Why I am not that kind of Christian
Published: Thursday, January 31, 2013
Updated: Thursday, January 31, 2013 22:01
Not all Christians are the same. It is pretty clear that Michael Dearman from his article, “Why I am not an Atheist” is of the more conservative-evangelical variety. Dearman believes Jesus’ reason for living was to die on the cross and save humanity (not all of it, just those who believe) from its sinfulness.
Brandon Bub in his article, “Why I am not a Christian,” which accompanied Dearman’s, points out the growing majority of Americans who claim no religious affiliation. He then acknowledges that he is an atheist. He then makes his argument for being an atheist based on the Christian notion of God, particularly the conservative-evangelical notion. In the article he notes that many Christians believe the Bible to be inspired and produced by God and also makes reference to a God that is jealous and controlling.
I identify myself as a Progressive Christian, a viewpoint within Christianity that seems to be missing from both Dearman’s and Bub’s articles. I do agree with the first part of Dearman’s article that to understand God is currently beyond what science can explain. I also admire and would stand with him in sharing how Christ’s story has become his story, but I do not find myself in agreement with his notion of atonement or with his statement that one must say they believe in Jesus to receive salvation. As for Bub’s article, I would submit that his notion of Christianity is limited to the conservative-evangelical viewpoint.
First, to both writers, I would say that as a Progressive Christian, I do not believe that the Bible is the inerrant word of God. It was most certainly written by humans. All of it was written at certain times and places and reflect the culture of those times and places. For instance, in the New Testament of Paul’s seven epistles genuinely written by him, each was written to a specific people. He had no intention of his letters being one day canonized and preserved. As one of my professors once said historical criticism of the Bible is not a hindrance to faith, but a virtue. Understanding and talking about the Bible in this manner enhances our understanding of it.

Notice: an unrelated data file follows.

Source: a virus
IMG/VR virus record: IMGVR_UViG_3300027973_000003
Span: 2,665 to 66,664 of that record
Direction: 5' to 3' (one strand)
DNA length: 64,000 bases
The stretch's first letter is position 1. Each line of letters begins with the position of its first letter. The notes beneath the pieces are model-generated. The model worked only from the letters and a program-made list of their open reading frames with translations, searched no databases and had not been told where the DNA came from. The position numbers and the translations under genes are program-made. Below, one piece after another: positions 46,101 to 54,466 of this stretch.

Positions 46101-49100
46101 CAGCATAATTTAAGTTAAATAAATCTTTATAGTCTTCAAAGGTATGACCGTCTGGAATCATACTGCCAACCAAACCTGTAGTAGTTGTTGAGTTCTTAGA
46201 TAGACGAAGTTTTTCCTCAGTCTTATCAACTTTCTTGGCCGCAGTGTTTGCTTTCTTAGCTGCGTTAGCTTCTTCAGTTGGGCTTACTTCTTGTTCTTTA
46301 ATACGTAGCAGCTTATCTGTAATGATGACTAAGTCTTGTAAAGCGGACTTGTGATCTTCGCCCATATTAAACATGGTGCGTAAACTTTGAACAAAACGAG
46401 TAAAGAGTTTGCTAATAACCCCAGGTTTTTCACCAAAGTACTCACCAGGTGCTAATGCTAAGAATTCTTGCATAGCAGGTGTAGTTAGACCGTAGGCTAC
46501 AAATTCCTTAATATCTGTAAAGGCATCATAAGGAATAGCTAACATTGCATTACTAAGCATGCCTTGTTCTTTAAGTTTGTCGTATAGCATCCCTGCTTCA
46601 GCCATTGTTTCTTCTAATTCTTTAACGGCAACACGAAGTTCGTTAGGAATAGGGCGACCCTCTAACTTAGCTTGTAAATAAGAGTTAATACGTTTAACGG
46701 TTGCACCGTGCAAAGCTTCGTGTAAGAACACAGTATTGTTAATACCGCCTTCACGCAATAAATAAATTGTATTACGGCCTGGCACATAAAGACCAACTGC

Secondly, but most importantly, the conservative-evangelical belief that Jesus’ death on the cross atoned for the sins of the world is absolutely antithetical to the notion of God as the epitome of love, and de-emphasizes the importance of Jesus’ life and ministry as recorded in the Gospels. Progressive Christians wonder, how can something, like humanity, created by a God who is the definition of love, appear so vile that killing someone, particularly God’s Christ, be necessary to redeem it? Jesus did not die for my sin or the sin of humanity. Jesus died because of what was going on in the world around him. There was a certain regime, a certain paradigm present 2000 years ago, and Jesus wanted to change it radically. Translated to our time, the cross instead of bringing a message of atonement, brings a message of transformation, a message that we are to continue the work of the Christ in our time, and be so committed that we are willing to die, even a death on a cross.
Christians are not called to walk around with pamphlets that have John 3:16 on the front. Christians are not called to the work of conversion. Christians are not called to proclaim to the world that it must profess faith in Jesus or risk eternal damnation. Christians are called to love. Christians are called to engage in the same work that Jesus did.Jesus represented what it meant to be fully human. As I follow him, I grow in my humanity as well. It is not simply believing, it’s being: being what God created me to be, and being the love of God for others.
The existence of God is the existence of love portrayed fully through the life of Jesus Christ and shared with the world through us.
Gregory is a junior majoring in communication studies and religious studies.